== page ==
Kalister Green-Byrd earned a bachelor’s degree and two masters’ degrees while working and raising seven kids in Haverhill. She has volunteered on countless boards and been appointed to numerous organizations since the Johnson administration, so you’d think it’s time for a break, right?
Even after more than 60 years of civic activity, Green-Byrd remains a force for change and improvement in the city. That’s why when she got a call from the chairperson of the Haverhill Housing Authority on behalf of the Mayor a couple of years ago to take an appointment as its tenant representative, it was hard for her to say no.
“I wanted to help wherever I could contribute,” said Green-Byrd, who will be 89 next month. “I’ve been involved community wide. I felt it was important for the community to participate.”
Participate is an understatement for what Green-Byrd has done for the community since moving here in the early ‘60s. She was the first African American, woman, and tenant to be part of the Haverhill Housing Authority. She has been on the Board of Directors for Community Action, Inc., the YWCA, and is a founding member of the League of Women Voters of Greater Haverhill to name just a few of her contributions.
Every May, the Administration for Community Living leads the celebration of older Americans. This year’s theme of Aging Unbound offers an opportunity to explore a wide range of aging experiences and promote the importance of enjoying independence and fulfillment by paving our own paths as we age.
Green-Byrd remains active on the HHA and more recently joined the Board of Directors for the Latino Coalition.
“Not only does Kalister work with the administrative side, but she is a faithful advocate for all residents within her community,” said Kelsey Redden, a resident service coordinator with AgeSpan. “Her kindness is truly unmatched. She has helped navigate tough times for both the Haverhill Housing Authority and residents with her extensive knowledge and compassion towards making improvements.”
Her focus now is to help form a Local Tenant Organization. The organization makes matters more local and gives tenants more of a voice when dealing with policies, laws, and other tenant issues.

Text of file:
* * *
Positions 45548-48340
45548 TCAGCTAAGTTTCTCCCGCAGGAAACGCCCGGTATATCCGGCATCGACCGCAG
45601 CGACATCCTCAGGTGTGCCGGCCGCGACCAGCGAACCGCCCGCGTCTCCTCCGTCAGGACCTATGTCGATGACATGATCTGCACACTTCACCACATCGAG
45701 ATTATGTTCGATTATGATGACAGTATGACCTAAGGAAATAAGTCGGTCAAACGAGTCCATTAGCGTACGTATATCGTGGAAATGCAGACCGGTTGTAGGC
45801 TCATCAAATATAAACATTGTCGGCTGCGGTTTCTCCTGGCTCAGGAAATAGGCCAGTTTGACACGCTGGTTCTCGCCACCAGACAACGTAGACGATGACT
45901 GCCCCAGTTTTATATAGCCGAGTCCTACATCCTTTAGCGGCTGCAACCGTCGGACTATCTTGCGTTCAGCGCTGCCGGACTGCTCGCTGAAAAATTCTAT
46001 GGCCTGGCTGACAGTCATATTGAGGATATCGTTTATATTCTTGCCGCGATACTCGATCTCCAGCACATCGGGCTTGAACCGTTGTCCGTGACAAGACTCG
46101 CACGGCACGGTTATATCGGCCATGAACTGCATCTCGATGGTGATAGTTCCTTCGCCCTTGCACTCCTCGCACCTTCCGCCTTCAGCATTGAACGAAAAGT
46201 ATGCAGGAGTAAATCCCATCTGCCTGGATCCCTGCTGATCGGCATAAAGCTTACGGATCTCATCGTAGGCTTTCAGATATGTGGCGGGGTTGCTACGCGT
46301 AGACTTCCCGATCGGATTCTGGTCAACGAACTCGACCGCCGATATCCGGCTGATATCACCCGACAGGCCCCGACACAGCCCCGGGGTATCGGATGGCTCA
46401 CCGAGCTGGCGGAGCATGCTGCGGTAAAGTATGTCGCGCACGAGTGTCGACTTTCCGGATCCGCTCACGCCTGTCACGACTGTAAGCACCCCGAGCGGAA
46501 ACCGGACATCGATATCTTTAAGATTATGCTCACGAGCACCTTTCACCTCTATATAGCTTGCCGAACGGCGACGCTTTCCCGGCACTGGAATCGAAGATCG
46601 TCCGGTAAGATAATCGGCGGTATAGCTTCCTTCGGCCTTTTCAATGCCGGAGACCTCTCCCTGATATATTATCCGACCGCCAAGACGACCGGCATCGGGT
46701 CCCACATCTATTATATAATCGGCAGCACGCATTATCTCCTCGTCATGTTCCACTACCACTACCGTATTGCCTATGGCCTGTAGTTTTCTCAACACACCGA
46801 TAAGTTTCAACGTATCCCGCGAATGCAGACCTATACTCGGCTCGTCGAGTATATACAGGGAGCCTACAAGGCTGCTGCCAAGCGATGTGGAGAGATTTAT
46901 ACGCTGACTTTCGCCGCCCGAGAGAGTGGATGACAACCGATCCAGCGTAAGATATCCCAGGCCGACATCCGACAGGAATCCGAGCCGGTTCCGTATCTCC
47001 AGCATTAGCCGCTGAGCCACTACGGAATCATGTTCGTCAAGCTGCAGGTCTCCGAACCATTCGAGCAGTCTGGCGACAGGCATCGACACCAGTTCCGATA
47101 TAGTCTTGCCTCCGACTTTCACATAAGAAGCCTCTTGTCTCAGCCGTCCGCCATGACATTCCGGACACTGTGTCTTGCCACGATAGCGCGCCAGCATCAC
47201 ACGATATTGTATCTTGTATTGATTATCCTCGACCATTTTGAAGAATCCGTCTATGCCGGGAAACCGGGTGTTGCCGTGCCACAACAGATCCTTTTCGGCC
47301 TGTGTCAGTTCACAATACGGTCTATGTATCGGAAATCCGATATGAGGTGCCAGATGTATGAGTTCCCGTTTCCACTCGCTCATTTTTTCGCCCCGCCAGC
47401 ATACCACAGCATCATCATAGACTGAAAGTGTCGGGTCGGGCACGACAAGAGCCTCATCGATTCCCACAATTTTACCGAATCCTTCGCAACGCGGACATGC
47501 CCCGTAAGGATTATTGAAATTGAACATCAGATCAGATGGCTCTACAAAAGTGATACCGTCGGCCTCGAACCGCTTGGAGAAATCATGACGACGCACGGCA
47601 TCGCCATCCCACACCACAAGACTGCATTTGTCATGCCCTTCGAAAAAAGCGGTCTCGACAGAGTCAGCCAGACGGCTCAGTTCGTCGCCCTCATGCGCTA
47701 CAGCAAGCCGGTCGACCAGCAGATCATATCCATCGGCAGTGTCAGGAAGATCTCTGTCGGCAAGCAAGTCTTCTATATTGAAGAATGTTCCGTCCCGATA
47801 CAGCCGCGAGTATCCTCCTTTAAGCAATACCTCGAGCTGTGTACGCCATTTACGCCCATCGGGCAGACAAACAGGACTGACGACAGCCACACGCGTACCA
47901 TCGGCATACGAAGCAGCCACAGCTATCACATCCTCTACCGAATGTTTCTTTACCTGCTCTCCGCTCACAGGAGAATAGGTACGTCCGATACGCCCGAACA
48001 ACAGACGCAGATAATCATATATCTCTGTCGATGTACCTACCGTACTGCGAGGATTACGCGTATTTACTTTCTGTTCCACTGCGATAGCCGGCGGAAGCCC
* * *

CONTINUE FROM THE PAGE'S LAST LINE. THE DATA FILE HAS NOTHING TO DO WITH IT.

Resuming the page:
“It impacts the quality of life and living of the tenants,” Green-Byrd said. “I really like that change. I love sharing and providing opportunities for other people to learn and grow.”
Green-Byrd grew up in the segregated south and moved to Massachusetts in 1955 to live at what was then Otis Air Force Base in Falmouth, where she made friends with someone who lived in Haverhill.
After eight years on Cape Cod, it was time for a change. Green-Byrd had visited Haverhill several times by that point, and it reminded her of the city she grew up in, Decatur, AL., so the family moved north.
It wasn’t that simple, however. Green-Byrd said it was hard to find adequate family housing in Haverhill, especially for a family of nine, so that was the impetus for her civic engagement.
Determined to make a good life for her family, she became active in the community and started to meet a lot of people. When Community Action, Inc., opened its doors she was appointed to be a member of its leadership board.
That was the start of an impressive run of activism in the community that continues today and has changed the landscape of Haverhill forever. In 2012, she was one of several prominent Haverhill residents immortalized in the Essex Street Gateway Community Mural.
“It’s taken a while for that to sink in. I’m still processing it and realize how blessed I am at this age to still do the things I do in this community,” said Green-Byrd, who was recently named one of Haverhill’s Most Influential People by The Eagle Tribune. “I’m humbled, I’m grateful, and I’m blessed I’ve been able to contribute to make the city a better place for people to live.”
Her other career was in education. Green-Byrd was a teacher in Haverhill for five years before working at the State Department of Education for 21 years, where she was an administrator in the Title 1 Program for 50 school districts.
All seven of her children graduated from high school and got some form of secondary education. Four of her children earned bachelor’s degrees.
“I want to express my admiration for Kay (Kalister), who inspires people from all backgrounds,” said Clara Ruiz Vargas, executive director of the Haverhill Housing Authority. “Kay sees challenges as opportunities to improve her community, and her positive attitude towards the present and future, coupled with her willingness to help others, are some of her best qualities. Kay is like a breath of fresh air to the City of Haverhill and the Haverhill Housing Authority community.”